With confidence in banks reaching an all time low in the United States and abroad, many are seeking an alternative to the age old banking system. Bitcoin, a peer-to-peer electronic currency, operates outside of control or influence from any single nation’s currency or central banks. Bitcoin is 100% digital, requiring no central system, such as the Federal Reserve, to mint coins or bills.
The origins of Bitcoin are as mysterious as its architect, Satoshi Nakamoto. A pseudonym for either one or multiple developers, Nakamoto is responsible for a published 2008 paper outlining a “peer-to-peer version of electronic cash [that] would allow online payments to be sent directly from one party to another without going through a financial institution.” Think file sharing, but with money instead of music. Bitcoin ensures anonymity and lower transaction fees than traditional credit cards, a consequence of deleting the intermediate financial institution middle men taking their cut.
Simply put, Bitcoin works like this: transactions are secured by servers called “Bitcoin Miners,” which communicate via an internet based network, confirming transactions by adding them to a secured bookkeeping system which periodically updates, creating more bitcoins. The number of bitcoins created is halved every four years until 2140, when the maximum number of will reach 21 million and production will cease. As of May 19, 2013, there were 11 million bitcoins in existence, with the price of 1 coin lingering around $120. The estimated total value of all the bitcoin currency in circulation is over $1.3 billion US dollars.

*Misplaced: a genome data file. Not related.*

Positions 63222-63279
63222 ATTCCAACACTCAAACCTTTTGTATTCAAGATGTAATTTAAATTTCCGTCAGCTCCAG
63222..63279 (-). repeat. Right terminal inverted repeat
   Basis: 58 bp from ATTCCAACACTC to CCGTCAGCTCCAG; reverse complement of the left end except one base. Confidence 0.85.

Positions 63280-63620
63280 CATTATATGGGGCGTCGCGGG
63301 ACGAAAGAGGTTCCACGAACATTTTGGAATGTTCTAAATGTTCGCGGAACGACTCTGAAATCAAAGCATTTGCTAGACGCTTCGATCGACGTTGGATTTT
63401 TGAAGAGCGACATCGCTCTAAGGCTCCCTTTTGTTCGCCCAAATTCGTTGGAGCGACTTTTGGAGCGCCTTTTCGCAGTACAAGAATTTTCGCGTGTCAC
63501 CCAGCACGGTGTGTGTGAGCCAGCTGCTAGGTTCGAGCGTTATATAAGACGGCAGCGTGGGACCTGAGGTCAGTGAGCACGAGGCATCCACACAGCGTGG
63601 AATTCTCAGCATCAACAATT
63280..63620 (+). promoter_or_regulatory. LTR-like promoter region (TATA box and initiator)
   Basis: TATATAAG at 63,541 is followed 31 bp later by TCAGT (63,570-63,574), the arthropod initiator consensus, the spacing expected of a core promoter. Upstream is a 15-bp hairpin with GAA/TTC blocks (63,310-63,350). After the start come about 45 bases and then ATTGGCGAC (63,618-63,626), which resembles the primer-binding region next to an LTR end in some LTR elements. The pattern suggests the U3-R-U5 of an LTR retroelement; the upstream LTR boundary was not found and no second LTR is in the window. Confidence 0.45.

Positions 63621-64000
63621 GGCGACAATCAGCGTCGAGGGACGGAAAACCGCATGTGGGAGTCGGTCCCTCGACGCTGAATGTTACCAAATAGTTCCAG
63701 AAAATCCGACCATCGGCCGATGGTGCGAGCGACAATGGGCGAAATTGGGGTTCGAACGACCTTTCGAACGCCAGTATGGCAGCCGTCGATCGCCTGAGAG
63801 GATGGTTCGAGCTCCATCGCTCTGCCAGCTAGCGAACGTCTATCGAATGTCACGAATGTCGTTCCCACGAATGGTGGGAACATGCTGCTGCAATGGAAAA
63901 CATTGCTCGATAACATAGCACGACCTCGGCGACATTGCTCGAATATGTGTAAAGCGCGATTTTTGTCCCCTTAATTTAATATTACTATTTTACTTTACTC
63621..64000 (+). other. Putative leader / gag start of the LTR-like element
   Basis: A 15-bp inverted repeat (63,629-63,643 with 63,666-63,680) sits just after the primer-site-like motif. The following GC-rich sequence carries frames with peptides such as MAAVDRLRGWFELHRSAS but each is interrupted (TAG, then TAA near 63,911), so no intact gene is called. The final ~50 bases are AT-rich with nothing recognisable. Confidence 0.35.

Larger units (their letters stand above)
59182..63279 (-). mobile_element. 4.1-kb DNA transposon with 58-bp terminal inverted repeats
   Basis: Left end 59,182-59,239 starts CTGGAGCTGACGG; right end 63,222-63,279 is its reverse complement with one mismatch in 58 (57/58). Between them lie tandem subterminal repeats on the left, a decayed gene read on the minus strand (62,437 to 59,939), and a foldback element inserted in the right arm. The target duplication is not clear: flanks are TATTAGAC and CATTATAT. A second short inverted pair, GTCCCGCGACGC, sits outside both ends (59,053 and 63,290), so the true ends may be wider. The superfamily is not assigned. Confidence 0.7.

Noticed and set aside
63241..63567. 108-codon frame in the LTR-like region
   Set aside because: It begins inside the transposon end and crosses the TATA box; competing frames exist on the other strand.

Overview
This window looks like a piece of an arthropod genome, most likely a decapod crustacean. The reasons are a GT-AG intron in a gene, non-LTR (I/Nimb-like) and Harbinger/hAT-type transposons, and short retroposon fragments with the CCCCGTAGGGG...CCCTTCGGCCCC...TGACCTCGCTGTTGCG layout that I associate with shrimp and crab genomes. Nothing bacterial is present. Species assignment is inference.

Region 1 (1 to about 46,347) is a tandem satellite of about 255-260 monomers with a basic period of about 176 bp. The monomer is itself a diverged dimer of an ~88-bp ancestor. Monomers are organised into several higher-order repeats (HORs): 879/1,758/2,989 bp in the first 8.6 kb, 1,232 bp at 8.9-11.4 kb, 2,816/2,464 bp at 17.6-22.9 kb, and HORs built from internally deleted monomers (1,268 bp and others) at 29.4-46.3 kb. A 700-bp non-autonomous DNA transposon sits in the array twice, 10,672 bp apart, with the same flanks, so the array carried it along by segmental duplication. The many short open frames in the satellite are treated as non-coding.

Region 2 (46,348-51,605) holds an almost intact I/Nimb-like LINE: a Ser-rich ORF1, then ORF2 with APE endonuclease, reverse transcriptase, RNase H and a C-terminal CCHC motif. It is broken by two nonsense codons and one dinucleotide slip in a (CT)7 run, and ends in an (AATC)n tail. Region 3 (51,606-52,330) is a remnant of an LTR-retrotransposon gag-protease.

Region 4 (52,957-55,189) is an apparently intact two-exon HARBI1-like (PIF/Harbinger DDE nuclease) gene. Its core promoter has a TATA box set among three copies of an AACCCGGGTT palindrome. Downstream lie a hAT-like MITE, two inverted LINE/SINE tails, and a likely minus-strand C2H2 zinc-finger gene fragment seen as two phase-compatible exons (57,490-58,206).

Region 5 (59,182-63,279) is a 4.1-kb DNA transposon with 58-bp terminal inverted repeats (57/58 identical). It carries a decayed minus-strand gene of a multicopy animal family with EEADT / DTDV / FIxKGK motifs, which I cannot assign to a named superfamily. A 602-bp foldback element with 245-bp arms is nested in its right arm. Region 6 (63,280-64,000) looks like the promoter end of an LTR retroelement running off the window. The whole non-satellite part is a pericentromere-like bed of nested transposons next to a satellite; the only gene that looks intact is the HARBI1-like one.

Over the past year, as more investors worldwide learn about the currency, the value of bitcoins have rapidly inflated and deflated at a volatile rate. Following the April 2013 bank failure in Cyprus, the price of one bitcoin skyrocketed to $266. Even the Winklevoss twins (famous from the Facebook movie/lawsuit and those pistachio commercials) have started investing in bitcoins, buying up large amounts of coins in the hopes that the price will continue to increase. The twins gave the keynote speech in May 2013 at a bitcoin conference in San Jose, California.